10 Thursday AM Reads

My morning train WFH reads:

Amid labor shortage, these Pittsburgh companies are filling open roles fast. Here’s how. Doubling starting wages from $7.25 an hour to $15 an hour generated 1000s of applicants, instead of a trickle. “It was instant, overnight. We got thousands of applications that poured in.” Before the announcement, ice cream parlor would see a few applicants per position, but many wouldn’t show for the interview. The “living wage” led to getting “quality work from people when people know that they are going to make a good paycheck.” (Pittsburgh Business Times)

Annoying Connoisseurs Make Things Better for the Rest of Us You may not like coffee guys but you like the coffee, guys. What happened? Snobs happened. Nerds happened. Connoisseurs happened. For good and for bad. Here are two ways to think about it. (Freddie deBoer)

How Pension Plans Are Investing Lucratively in Toll Roads The cash flow is solid, except for occasional problems like pandemic-reduced traffic volumes (Chief Investment Officer)

The Chip Shortage Keeps Getting Worse. Why Can’t We Just Make More? Shortages of semiconductors are battering automakers and tech giants, raising alarm bells from Washington to Brussels to Beijing. The crunch has raised a fundamental question for policymakers, customers and investors: Why can’t we just make more chips? There is both a simple answer and a complicated one. The simple version is that making chips is incredibly difficult—and getting tougher. The more complicated answer is that it takes years to build semiconductor fabrication facilities and billions of dollars. (Bloomberg)

How Covid Has Reshaped Real Estate From New York to Singapore The retreat from major cities has been the pandemic’s big real-estate story — but that doesn’t mean metropolitan house prices have suddenly got cheap. From New York to London to Sydney, ultra-low interest rates and vast government fiscal support have limited distressed sales. Still, apartment rents have plummeted and suburban bidding wars have erupted as millions of workers have learned they can work from anywhere. (Bloomberg) see also The Most Urban Counties in the U.S. Are Shrinking The Bay Area, New York, Los Angeles and Chicago were among the population losers in 2020, new census estimates show. Austin grew the most. (New York Times)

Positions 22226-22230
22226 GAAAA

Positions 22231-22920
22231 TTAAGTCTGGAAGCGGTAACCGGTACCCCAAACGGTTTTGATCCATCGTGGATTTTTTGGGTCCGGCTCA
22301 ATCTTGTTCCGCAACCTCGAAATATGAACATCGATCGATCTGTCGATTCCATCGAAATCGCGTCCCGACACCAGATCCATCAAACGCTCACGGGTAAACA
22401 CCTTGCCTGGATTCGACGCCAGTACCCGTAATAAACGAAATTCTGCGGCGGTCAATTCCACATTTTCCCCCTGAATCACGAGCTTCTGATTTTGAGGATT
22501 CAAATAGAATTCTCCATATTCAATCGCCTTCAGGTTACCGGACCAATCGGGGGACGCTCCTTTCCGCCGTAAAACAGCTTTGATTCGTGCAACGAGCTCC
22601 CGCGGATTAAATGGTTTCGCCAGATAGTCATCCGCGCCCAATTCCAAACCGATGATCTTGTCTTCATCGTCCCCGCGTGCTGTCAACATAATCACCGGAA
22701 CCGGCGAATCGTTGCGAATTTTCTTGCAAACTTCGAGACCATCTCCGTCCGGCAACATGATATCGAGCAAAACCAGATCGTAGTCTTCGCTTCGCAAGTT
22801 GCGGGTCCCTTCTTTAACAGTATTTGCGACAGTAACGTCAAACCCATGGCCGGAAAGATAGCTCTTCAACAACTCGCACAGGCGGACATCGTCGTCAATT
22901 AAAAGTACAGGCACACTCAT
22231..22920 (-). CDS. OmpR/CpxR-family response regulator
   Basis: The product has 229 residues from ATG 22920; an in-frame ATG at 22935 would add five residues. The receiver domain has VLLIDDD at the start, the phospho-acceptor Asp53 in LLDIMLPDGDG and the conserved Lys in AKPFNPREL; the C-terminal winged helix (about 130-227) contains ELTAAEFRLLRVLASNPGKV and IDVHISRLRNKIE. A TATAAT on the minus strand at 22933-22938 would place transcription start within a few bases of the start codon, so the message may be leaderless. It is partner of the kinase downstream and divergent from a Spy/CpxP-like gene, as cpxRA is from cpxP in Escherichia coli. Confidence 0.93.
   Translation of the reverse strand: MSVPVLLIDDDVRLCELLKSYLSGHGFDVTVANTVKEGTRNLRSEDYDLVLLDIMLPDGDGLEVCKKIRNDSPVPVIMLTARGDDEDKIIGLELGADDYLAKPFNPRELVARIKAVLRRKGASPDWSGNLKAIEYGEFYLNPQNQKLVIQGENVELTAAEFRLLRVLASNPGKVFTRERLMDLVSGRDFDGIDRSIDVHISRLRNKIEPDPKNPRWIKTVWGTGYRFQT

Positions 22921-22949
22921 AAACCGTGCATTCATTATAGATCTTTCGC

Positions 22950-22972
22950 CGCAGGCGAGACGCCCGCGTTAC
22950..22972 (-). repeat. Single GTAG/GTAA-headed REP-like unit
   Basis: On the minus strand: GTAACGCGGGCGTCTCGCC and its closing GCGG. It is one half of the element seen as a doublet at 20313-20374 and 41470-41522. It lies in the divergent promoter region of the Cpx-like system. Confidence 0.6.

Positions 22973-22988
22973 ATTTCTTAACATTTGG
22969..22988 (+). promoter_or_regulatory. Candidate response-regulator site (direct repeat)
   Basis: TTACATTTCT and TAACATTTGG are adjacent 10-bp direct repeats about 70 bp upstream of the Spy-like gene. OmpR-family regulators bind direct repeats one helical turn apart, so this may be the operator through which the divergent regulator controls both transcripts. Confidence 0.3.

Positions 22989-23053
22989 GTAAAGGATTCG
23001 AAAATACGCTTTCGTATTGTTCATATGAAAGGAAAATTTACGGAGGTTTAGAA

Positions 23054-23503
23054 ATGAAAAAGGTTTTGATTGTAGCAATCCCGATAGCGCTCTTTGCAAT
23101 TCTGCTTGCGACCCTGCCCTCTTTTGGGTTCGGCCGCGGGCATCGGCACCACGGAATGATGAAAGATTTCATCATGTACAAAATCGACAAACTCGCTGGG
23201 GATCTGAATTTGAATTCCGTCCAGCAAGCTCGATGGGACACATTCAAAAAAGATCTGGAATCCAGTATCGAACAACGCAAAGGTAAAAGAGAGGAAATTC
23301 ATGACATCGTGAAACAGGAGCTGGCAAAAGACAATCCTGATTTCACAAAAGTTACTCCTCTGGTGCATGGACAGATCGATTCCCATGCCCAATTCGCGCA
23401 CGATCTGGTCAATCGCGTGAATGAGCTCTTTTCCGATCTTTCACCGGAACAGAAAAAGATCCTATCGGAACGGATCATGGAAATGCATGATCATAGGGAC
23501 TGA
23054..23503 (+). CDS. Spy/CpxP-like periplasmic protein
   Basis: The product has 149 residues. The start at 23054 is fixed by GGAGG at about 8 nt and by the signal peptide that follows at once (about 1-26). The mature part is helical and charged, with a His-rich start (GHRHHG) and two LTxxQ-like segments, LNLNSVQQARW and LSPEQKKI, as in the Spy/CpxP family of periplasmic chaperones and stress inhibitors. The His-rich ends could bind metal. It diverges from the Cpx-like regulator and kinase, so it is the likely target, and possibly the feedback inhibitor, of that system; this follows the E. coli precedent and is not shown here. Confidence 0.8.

The Venmo Generation Is Over; the Venmo Generation is Back Under COVID-19, we’re all communists. As we emerge from the pandemic, amidst everything we’d rather forget, this might be worth remembering (Anything Different)

Everyone wants to buy a home. That means you might end up renting one. Most recently, the pandemic and the premium that it put on private indoor and outdoor space has driven demand and prices. But like many things, this was an existing trend that the pandemic merely accelerated, and it has its roots in a confluence of factors, from an aging millennial population to an influx of private equity. The home sales boom means you might end up renting America’s high home prices could turn us into a nation of renters.(Vox)

China Is a Paper Dragon: China’s language and behavior is assertive and provocative, for sure. China’s power is rising, yes. Its behavior at home and abroad is becoming more oppressive and more brutal; that’s also tragically true. But as Americans muster the courage and will to face Chinese realities, that reckoning needs also to appreciate the tremendous capabilities of this country, and the very real limits besetting China: a fast-aging population, massive internal indebtedness, and a regime whose worsening repression suggests its declining popularity. U.S. policy makers should look to the future with a little more confidence and a lot more trust in trade, markets, and the superior potential of a free people. (The Atlantic)

Nature at its craziest: Trillions of cicadas about to emerge It’s one of nature’s weirdest events, featuring sex, a race against death, evolution and what can sound like a bad science fiction movie soundtrack. Within a couple weeks, the cicadas of Brood X will emerge after 17 years underground. There are many broods of periodic cicadas that appear on rigid schedules in different years, but this is one of the largest and most noticeable. (AP News)

100 Best Sitcoms of All Time From family stories to band-of-misfits hangouts, classic rom-coms to workplace mockumentaries, cringe comedies to antihero showcases, and some shows that defy definition, these are the hundred series that have made us laugh, think, occasionally cry, and laugh all over again. (Rolling Stone)

Be sure to check out our Masters in Business podcast with Michael Lewis, the poet laureate of finance. We discuss his latest book, The Premonition, A Pandemic Story. He is the author of Undoing ProjectMoneyballFlashboysBig Short, and so many others. The The Premonition describes how the United States was the best prepared nation in the world for a pandemic, yet allowed a variety of its institutions to fail.


A Brief History of Yahoo

Source: Chartr


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